GETTING that ideal career position — your dream job — is a matter that you should not take lightly. It is hard work and requires conscientious effort, determination, spirit, gusto and due diligence.

Searching for a job is a complex, time-consuming process. It can be exhausting and overwhelming at times. But remember, the fruit at the end of this journey is very sweet.

The 10 tips in this two-part article are meant to help you to map out your job search strategies for a new job or your next job opportunity:

1. Do you have a well-thought-out strategy?

Think carefully about what you enjoy doing, as well as what you are capable of doing with the aim of achieving success. Scrutinise the job postings and career advertisements.

Check if you fit the job description and can perform the stated tasks satisfactorily without supervision if you were to start the next day.

Make sure you are qualified for the advertised position before applying.

A shotgun approach to your job search can be detrimental. Employers, human resource managers and recruiters are often annoyed by and frustrated at receiving applications that do not match the job’s requirements.

Learn how to tailor your current skills and qualifications to the jobs you apply for.

Sending generic applications for every job posting wastes your time and that of the recruiters. Your applications will either be deleted or simply dumped in the trash bin.

2. Do you have an outstanding and persuasive resumé?

Resumés are essential and central to your job search and career change. This is your vital marketing document.

Make sure you have an intelligent, persuasive, dynamic, professionally and beautifully crafted resumé.

It should profile you accurately and showcase your expertise and achievements in quantifiable and measurable terms. The document should excite the recruiter.

See to it that your resumé functions like a strategic marketing tool. It must make you stand out from the crowd.

3. Do you know what your goals are?

Challenge yourself by asking what you really want out of a job.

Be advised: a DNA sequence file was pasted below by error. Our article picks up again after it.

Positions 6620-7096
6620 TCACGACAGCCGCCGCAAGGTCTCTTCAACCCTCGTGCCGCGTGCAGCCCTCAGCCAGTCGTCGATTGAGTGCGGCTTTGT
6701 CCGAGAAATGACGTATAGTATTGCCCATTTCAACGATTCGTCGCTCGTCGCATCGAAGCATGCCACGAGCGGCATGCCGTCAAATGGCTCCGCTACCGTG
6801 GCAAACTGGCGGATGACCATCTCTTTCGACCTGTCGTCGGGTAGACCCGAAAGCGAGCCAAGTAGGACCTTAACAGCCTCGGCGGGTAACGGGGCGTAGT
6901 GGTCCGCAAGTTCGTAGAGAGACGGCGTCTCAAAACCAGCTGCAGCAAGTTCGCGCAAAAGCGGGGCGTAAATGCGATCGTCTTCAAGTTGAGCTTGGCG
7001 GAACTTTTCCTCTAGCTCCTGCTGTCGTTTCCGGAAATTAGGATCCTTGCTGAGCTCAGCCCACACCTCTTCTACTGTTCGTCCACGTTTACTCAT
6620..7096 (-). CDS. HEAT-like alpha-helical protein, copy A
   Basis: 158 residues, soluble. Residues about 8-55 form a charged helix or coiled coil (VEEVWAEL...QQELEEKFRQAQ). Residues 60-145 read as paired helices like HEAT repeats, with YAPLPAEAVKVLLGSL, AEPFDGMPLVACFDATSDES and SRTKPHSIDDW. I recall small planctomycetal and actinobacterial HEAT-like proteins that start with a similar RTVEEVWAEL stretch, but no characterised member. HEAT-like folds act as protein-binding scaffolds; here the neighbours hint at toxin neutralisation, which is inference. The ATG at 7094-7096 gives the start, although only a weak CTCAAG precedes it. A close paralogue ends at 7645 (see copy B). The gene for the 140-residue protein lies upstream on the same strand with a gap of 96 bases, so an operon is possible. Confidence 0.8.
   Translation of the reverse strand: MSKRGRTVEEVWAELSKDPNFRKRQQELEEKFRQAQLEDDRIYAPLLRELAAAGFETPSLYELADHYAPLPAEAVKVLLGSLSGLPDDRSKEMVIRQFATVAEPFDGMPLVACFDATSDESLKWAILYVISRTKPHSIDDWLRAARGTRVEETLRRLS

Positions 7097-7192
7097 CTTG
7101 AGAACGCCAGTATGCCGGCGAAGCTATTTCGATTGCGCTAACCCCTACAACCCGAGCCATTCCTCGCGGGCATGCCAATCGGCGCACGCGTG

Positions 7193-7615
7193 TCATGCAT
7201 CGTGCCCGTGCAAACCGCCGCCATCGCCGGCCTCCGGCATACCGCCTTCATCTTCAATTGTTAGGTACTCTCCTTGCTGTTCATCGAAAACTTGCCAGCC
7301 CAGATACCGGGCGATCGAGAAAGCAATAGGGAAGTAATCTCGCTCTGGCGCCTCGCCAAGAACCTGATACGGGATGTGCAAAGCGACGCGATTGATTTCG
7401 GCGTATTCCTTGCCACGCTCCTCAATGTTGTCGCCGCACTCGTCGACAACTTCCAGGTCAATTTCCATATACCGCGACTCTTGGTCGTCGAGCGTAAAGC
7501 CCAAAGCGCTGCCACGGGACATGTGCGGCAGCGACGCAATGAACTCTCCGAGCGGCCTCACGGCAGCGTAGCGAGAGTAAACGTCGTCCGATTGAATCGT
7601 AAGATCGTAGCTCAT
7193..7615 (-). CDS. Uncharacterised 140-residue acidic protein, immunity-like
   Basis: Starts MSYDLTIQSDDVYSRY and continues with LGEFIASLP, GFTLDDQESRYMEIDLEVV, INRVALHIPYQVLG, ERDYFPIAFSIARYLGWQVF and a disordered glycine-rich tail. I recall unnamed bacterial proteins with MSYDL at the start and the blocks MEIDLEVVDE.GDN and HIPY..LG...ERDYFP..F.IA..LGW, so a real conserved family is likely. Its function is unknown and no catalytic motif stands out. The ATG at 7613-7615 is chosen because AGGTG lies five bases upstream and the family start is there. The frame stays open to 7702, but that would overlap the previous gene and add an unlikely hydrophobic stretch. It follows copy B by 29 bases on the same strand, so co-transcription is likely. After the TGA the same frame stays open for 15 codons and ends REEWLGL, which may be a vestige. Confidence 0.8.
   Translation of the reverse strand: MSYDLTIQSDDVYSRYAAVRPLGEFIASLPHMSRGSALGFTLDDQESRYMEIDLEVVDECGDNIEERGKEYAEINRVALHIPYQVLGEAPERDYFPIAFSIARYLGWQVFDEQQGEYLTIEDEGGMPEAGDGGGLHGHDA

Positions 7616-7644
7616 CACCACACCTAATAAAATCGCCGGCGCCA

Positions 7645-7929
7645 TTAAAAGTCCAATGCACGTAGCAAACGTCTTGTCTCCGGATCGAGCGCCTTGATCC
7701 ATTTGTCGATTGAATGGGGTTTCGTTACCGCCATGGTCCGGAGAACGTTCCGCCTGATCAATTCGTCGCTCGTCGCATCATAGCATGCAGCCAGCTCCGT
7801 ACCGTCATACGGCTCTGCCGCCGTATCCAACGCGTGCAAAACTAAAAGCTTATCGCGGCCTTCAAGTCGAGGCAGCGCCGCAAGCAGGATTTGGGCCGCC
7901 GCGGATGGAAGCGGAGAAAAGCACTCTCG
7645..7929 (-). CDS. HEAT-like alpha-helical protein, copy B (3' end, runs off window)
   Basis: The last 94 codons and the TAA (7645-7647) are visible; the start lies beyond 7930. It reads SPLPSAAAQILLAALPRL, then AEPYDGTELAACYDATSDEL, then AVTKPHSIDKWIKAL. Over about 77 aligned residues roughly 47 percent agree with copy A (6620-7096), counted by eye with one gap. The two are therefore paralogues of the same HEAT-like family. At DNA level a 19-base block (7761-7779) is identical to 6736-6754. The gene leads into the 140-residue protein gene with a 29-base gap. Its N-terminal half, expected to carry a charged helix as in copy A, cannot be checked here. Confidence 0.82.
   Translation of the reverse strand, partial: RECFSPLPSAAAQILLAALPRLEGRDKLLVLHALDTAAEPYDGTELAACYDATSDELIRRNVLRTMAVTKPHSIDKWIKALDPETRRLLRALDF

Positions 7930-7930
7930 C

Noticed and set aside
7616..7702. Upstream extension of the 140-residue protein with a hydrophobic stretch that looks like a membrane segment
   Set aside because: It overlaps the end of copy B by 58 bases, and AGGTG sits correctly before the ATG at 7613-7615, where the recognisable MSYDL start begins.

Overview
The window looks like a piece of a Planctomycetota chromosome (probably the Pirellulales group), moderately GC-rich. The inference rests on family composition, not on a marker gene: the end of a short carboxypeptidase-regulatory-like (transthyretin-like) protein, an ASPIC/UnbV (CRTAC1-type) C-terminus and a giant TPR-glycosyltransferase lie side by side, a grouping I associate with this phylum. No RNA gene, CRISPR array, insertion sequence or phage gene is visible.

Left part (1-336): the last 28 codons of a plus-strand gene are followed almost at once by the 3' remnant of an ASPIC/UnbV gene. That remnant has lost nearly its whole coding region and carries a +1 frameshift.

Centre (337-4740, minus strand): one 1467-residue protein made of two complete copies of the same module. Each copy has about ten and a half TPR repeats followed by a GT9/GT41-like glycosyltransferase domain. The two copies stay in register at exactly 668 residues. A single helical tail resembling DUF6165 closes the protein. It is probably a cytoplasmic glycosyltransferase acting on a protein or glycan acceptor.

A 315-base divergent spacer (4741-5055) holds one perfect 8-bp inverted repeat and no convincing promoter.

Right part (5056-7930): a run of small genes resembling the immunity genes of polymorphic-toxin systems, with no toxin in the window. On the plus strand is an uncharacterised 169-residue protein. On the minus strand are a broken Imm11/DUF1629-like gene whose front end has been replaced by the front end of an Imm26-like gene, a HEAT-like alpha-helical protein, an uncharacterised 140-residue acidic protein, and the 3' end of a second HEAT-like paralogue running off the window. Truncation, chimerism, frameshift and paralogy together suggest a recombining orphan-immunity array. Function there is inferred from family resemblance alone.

Is monetary reward your priority? Yes, money is essential, but do you want more out of a job than just your pay cheque at the end of the month?

Take time to explore what you really want in terms of your intrinsic interests and values. By defining what you really want as a job seeker, you can align your best-selling profile with the most valuable professional assets to create a unique “you” to excite the potential employer.

4. Do you know how to diversify your job search?

Employers and recruiting agencies may still use traditional sites like recruitment sections of newspapers and website advertisements. More are using other media to connect with job seekers such as online networks like LinkedIn.

Look out for channels like job fairs, social media and bulletin boards in your local community clubs, professional associations, social clubs and professional journals.

Be socially active and network. Hand out a business card that doubles as a quick summary of your work experience and skills at social and trade functions. Know your industry thoroughly and keep pace with its evolving trends.

Use today’s technology to further your job-search efforts. Cast your net wider and you will find opportunities you thought never existed.

5. Do you plan to evaluate and upgrade your skills?

Make a checklist of your skills, qualifications and core competencies. Do they match the ever-evolving trends of your industry?

Technology has changed the way we work. Your existing skills and competencies may not be up-to-date and may not match up to the requirements of many jobs available in the market.

If your skills are rusty or have become obsolete, you will need re-training. Consider going back to school, full-time or part-time, depending on your situation.

You can tap into various government funding schemes and programmes for financial support.

Education and training is a life-long process. It does not stop at your graduation. Keep up your professional development to enhance your employability.

Next: Stand out from other job seekers